science
Meet Dawn Shaughnessy, the Real-Life Alchemist Who Expanded the Periodic Table

The periodic table is chemistry’s holy text. Not only does it list all of the tools at chemists’ disposal, but its mere shape – where these elements fall into specific rows and columns – has made profound predictions about new elements and their properties that later came true. But few chemists on Earth have a closer relationship with the document than Dawn Shaughnessy, whose team is partially responsible for adding six new elements to table’s ranks. Read More >>

science
We Talked to the Graduate Student Who Made Bricks From Human Wee

Wee contains some pretty amazing stuff. Scientists have known for nearly a decade that it’s possible to produce bricks from bacteria, sand, and urea—a chemical found in urine. Researchers have gone ahead and produced those bricks, now for the first time with human wee. Read More >>

science
Most Commercial Graphene Is Just Expensive Pencil Lead, New Study Finds

You might wonder why, given all the hype, there isn’t graphene in every product you own yet. Well, a new study has found that 60 companies that claim to sell the Nobel prize-winning ultra-thin carbon sheets produce utter trash. Read More >>

science
The Nobel Prize in Chemistry Goes to Scientists Who Used Evolution to Create Safer Chemicals and New Drugs

A trio of scientists from the US and the UK have won the Nobel Prize in Chemistry this year for using evolution to their advantage, developing new methods of creating molecules that have already helped us produce safer, greener chemicals and new drugs. Read More >>

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Someone Seems to Have Finally Made a Highlighter That Won’t Smear Your Notes

They seem like a mundane piece of stationery, just one of hundreds of tools helping you to get through college, but apparently there's still some advanced research being done in the field of highlighters, resulting in what seems to be the first markers that won't smear notes written in pen. Read More >>

science
World’s Oldest Cheese, Found in Ancient Tomb, Was Also Very Dangerous

Humans have been producing and consuming cheese for a very long time, as the recent discovery of 3,200-year-old cheese in an ancient Egyptian tomb attests. Delicious though this cheese may have been, it was also a potential source of disease. Read More >>

science
Scientists Harvest Hydrogen from Water in Microgravity, a Nifty Trick for Deep-Space Travel

A team of scientists announced they have harvested hydrogen from water in microgravity – a proof-of-principle test that may one day lead to a way to acquire fuel or other resources during a long-distance, crewed space mission. Read More >>

science
Earth Has Many More Rivers and Streams Than We Thought, New Satellite Study Finds

Rivers and streams cover much more of the planet than geologists previously estimated, according to a new study published in Science. In total, this new estimate shows that, excluding land with glaciers, Earth is covered by just under 300,000 square miles (773,000 square kilometres) of rivers and streams. That’s more square footage than the state of Texas, and it’s as much as 44 percent higher than previous counts. Read More >>

space
The Discovery of Complex Organic Molecules on Saturn’s Moon Enceladus Is a Huge Deal

Using data collected by NASA’s late-great Cassini space probe, scientists have detected traces of complex organic molecules seeping out from Enceladus’ ice-covered ocean. It’s yet another sign that this intriguing Saturnian moon has what it takes to sustain life. Read More >>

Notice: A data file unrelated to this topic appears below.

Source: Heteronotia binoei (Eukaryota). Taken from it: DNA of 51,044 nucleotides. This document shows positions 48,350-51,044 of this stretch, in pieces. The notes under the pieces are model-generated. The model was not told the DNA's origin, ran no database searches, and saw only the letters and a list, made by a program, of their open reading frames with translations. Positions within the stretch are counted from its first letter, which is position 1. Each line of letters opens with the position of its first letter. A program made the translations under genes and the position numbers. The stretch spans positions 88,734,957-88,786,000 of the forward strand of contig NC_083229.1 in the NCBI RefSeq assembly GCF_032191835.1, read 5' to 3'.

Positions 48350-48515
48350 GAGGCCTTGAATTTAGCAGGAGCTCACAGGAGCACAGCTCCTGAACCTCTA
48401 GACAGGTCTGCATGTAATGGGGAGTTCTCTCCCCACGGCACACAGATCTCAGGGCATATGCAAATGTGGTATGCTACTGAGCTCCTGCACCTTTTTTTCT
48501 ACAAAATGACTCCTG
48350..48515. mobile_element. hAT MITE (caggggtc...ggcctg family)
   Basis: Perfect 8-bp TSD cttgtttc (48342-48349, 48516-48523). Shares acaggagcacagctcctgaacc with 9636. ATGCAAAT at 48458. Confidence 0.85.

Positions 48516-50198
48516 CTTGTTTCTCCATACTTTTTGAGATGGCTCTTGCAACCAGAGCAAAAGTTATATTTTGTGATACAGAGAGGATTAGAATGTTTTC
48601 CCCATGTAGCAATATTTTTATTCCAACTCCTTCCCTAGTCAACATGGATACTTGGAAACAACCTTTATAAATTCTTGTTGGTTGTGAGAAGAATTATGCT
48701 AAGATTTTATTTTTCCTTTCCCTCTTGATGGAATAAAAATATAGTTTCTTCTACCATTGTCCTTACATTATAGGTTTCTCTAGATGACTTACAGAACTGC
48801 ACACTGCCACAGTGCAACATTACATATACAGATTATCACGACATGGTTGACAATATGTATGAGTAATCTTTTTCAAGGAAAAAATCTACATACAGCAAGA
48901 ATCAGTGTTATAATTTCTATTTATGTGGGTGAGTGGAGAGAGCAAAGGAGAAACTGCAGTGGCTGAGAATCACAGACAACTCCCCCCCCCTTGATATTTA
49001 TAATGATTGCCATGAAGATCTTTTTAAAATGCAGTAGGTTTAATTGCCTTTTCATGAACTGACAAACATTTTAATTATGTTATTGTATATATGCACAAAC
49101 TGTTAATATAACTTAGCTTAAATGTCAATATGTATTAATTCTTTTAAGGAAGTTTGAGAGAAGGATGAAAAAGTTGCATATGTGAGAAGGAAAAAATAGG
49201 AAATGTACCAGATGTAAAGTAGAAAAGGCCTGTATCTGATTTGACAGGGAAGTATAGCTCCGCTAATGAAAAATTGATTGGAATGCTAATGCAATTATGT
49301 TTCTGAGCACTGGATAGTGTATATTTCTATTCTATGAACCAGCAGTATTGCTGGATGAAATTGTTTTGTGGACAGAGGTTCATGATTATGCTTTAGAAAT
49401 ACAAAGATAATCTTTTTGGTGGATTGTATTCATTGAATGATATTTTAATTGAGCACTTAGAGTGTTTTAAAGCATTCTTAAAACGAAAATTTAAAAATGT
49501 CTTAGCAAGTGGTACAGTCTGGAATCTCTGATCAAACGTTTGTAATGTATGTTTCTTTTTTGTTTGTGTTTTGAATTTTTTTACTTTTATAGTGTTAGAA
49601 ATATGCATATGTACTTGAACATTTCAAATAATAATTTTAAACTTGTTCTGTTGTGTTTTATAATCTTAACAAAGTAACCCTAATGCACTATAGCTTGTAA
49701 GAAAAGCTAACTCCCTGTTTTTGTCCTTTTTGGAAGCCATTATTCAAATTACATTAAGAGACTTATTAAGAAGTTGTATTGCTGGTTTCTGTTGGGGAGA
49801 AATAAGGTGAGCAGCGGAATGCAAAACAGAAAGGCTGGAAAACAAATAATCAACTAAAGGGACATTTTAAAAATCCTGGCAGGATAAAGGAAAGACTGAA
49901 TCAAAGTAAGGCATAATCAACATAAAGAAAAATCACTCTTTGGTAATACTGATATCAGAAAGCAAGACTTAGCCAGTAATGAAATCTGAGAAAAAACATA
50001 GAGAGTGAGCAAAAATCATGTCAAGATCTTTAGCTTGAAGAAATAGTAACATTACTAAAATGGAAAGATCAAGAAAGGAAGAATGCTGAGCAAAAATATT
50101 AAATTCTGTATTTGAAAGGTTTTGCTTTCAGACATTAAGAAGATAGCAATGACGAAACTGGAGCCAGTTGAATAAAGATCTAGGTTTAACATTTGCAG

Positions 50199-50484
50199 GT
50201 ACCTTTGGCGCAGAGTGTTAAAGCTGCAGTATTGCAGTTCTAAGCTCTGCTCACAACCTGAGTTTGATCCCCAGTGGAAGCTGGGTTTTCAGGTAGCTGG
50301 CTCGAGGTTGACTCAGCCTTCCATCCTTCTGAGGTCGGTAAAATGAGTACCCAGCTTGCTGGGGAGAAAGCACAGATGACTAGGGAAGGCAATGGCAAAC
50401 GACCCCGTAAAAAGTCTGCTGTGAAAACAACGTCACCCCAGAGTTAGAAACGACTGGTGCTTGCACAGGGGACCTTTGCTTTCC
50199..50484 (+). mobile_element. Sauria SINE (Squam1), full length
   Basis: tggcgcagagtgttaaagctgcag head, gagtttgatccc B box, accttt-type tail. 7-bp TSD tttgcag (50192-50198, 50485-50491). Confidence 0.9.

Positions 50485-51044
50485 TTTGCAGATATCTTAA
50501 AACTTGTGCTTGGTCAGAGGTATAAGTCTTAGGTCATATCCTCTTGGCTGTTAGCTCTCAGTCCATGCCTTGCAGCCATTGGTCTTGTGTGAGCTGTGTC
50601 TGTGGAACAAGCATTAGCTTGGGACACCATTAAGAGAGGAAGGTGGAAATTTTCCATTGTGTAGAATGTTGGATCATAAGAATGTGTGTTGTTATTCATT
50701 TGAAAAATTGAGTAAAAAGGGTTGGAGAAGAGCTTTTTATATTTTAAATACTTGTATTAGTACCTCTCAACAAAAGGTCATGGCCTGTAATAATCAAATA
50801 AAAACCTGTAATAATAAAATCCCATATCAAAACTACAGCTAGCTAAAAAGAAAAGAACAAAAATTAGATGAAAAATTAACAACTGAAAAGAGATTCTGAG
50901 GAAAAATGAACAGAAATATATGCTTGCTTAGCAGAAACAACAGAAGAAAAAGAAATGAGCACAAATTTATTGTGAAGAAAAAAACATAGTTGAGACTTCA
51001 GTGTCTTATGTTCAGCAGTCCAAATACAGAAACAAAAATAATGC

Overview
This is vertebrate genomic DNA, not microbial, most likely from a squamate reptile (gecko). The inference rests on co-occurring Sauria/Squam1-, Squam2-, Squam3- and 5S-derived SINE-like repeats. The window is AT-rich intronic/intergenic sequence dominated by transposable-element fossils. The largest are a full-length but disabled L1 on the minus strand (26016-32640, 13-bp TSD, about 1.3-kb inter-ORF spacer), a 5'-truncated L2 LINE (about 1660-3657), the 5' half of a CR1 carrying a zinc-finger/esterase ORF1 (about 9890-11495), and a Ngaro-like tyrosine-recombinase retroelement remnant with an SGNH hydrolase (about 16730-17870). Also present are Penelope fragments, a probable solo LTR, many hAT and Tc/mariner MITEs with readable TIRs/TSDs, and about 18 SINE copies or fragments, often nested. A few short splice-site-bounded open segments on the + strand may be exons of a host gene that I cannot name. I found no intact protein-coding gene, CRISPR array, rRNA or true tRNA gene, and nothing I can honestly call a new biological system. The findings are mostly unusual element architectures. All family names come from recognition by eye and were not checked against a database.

history
Scientists Match Pollution in Greenland’s Ice Sheet to Events from Ancient Greece and Rome

We tend to associate industrial pollution with the modern era, but human civilisations have been contaminating the planet for thousands of years. By drilling deep into Greenland’s ice sheet, an interdisciplinary team of researchers has chronicled the industrial waste produced by the ancient Greeks and Romans over a 1,900-year period, linking pollution to economic booms, wars, and even plagues. Read More >>

science
Lunar Meteorite Found in Africa Points to Ice Beneath the Moon’s Surface

Good news, future lunar colonists! Scientists have discovered traces of moganite in a lunar meteorite that was discovered 13 years ago in Africa. This mineral requires ice to form, so its discovery is being taken as potential confirmation that frozen water exists beneath the Moon’s dusty surface. Read More >>

nasa
NASA’s Mini Fission Reactor Could Help Humans Survive on Mars, and It Just Cleared Early Tests

NASA announced today that it has completed tests of its Kilopower portable nuclear fission reactor, a device designed to one day power bases on Mars or the moon. The tests met or exceeded expectations on all metrics, which means the device can now go on to more serious flight testing. Read More >>

science
Here’s How Scientists Bent Diamonds

A team of physicists has figured out how to bend diamonds, according to a new paper. Okay, we’re talking about nano-scale diamond needles here. But it’s an impressive feat, because while diamonds are known for their hardness, these rocks will break if they are bent even a tiny bit. Read More >>

science
Diamonds Found Packed Inside Rare Meteorite Are Evidence of a Destroyed Planet

Back in 2008, an 80-tonne meteor exploded over the Nubian Desert of Sudan, showering the region with hundreds of tiny rocks. New research suggests the diamonds packed inside these meteorites could have only formed within a planetary body the size of Mercury or Mars—a planet that no longer exists. Read More >>

science
Do You Want to Eat This New Caffeine-Catalysed Gel as Much as I Do?

Finally, scientists have delivered exactly what you’ve been asking for: an edible polymer gel made with caffeine. Finally. Read More >>